There is no unified systematization of opportunistic infections today. Conditionally, pathogens are grouped into 3 groups: pathogens that affect people with impaired immunity and healthy people; microbes that occur only with immunodeficiency; vaccine strains of microorganisms. The classification of OPI according to the type of pathogen is generally accepted:
- Viral. Reactivation of latent pathogens against the background of immunodeficiency is typical for representatives of the herpesvirus family: cytomegalovirus, Varicella-Zoster virus, type 8 herpesvirus associated with Kaposi’s sarcoma.
- Bacterial. Opportunistic infections include infections caused by mycobacteria: tuberculosis and atypical mycobacteriosis. There are also staphylococcal infestations, bartonellosis, clostridiosis.
- Protozoal invasions. Cerebral toxoplasmosis, isosporiasis, cryptosporidiosis and microsporidiosis pose a great danger to immunocompromised patients.
- Mycoses. The most popular pathogen of this group is candida fungi, which cause up to 64% of mycoses in HIV–infected people. No less formidable is pneumocystosis. Fungal infections also include cryptococcosis, histoplasmosis.
In infectology, there is a general group of clinical signs that occurs with any variant of OPI. The most typical symptom is long-term subfebrility, which occurs for no apparent reason and worries the patient for more than 1 month. Often, an increase in temperature occurs after an acute respiratory viral infection or intestinal infection, which act as a trigger factor for the activation of an opportunistic disease.
The second alarming symptom is lymphadenopathy – an increase in lymphatic catch. Most often, the lymphoid tissue of the cervical-submandibular, axillary and inguinal zones is involved in the process. The lymph nodes reach a diameter of about 1 cm, have a dense elastic consistency, are not soldered to the surrounding tissues and are painless when felt.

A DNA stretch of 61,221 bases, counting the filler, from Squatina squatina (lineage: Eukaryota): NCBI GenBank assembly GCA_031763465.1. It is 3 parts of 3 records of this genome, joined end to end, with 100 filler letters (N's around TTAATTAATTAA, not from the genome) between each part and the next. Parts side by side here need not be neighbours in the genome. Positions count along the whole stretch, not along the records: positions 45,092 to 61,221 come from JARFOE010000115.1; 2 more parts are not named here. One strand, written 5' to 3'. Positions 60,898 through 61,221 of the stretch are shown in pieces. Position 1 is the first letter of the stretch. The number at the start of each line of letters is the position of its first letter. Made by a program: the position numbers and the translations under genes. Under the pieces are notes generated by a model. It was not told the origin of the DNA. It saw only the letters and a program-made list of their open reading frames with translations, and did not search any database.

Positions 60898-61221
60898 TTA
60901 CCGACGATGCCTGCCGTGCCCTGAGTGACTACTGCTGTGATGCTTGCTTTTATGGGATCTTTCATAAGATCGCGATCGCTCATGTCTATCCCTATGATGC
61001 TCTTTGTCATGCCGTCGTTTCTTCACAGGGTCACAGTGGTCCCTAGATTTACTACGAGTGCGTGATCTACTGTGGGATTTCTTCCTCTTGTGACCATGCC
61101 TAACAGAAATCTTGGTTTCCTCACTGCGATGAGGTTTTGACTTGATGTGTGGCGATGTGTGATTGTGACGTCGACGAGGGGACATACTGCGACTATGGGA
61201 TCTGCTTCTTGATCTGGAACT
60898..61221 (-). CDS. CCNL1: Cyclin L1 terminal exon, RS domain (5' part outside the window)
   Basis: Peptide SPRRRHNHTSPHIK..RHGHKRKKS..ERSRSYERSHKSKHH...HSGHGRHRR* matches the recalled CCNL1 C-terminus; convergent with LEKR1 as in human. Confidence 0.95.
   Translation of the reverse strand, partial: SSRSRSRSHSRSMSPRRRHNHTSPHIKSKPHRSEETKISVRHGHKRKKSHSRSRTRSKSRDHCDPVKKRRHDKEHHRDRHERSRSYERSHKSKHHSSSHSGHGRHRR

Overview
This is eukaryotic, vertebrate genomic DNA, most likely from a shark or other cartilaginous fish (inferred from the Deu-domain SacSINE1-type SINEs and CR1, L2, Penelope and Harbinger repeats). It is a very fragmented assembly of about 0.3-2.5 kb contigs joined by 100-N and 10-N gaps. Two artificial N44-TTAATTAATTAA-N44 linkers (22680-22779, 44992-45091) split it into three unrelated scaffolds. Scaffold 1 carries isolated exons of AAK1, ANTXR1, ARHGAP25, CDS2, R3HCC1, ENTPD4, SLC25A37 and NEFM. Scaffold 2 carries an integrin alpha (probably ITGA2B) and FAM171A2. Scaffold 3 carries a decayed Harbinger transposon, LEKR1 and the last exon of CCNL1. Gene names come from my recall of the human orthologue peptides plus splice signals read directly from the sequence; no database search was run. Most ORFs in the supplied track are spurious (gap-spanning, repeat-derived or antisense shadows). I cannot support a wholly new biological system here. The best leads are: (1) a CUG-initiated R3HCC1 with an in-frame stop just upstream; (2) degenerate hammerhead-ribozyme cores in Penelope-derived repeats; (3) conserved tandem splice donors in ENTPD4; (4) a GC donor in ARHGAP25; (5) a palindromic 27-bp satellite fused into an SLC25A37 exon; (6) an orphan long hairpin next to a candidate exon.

The third group of general symptoms of opportunistic infections is asthenic syndrome. It includes weakness, increased fatigue, decreased tolerance of mental and physical exertion. Often patients complain of night sweats, dizziness and headaches, sleep disorders. With the long-term existence of such signs, cognitive dysfunction, emotional depression, and a persistent decrease in performance are observed.
A patient with immunosuppression should be alerted by cough and shortness of breath – typical signs of tuberculosis and pneumocystis pneumonia (PCP), decreased visual acuity – a possible manifestation of cytomegalovirus retinitis, prolonged diarrhea – a sign of cryptosporidiosis, microsporidiosis. Burning and dryness of the oral cavity in combination with erosions and white patches on the mucous membranes indicate oropharyngeal candidiasis.
Opportunistic diseases do not have a clearly defined tropism. The same type of pathogen can cause myocarditis, pleurisy, arthritis, meningitis and other nosological forms. They often mimic the symptoms of chronic somatic diseases, with which patients visit doctors of various specialties for a long time and to no avail. The exception is pneumocystosis, which mainly affects the lungs with the development of PCP.
Opportunistic infections are severe and potentially fatal diseases. Among patients with end-stage HIV infection, OPIS account for 90% of the mortality structure, the remaining 10% are due to Kaposi’s sarcoma, lymphomas and other non-infectious consequences of AIDS. Mortality in cerebral toxoplasmosis is about 33%, in cryptococcal meningitis – 20-30%, in pneumocystis pneumonia – 10-20%.
Of particular concern is the combination of several types of opportunistic diseases in one patient. Microbial associations are more characteristic of the late period and the chronic course of the underlying pathology that caused immunodeficiency. Combined infection is typical for immunocompromised patients undergoing inpatient treatment: in 40-50% of patients in the postoperative period, in 70-80% with peritonitis and pleurisy.
The spread of opportunistic infections negatively affects the reproductive health of the population. They cause many cases of miscarriage, embryopathies and fetopathies, delays in intrauterine development. Children born to mothers with OPI are at risk of developing neonatal diseases, perinatal encephalopathies.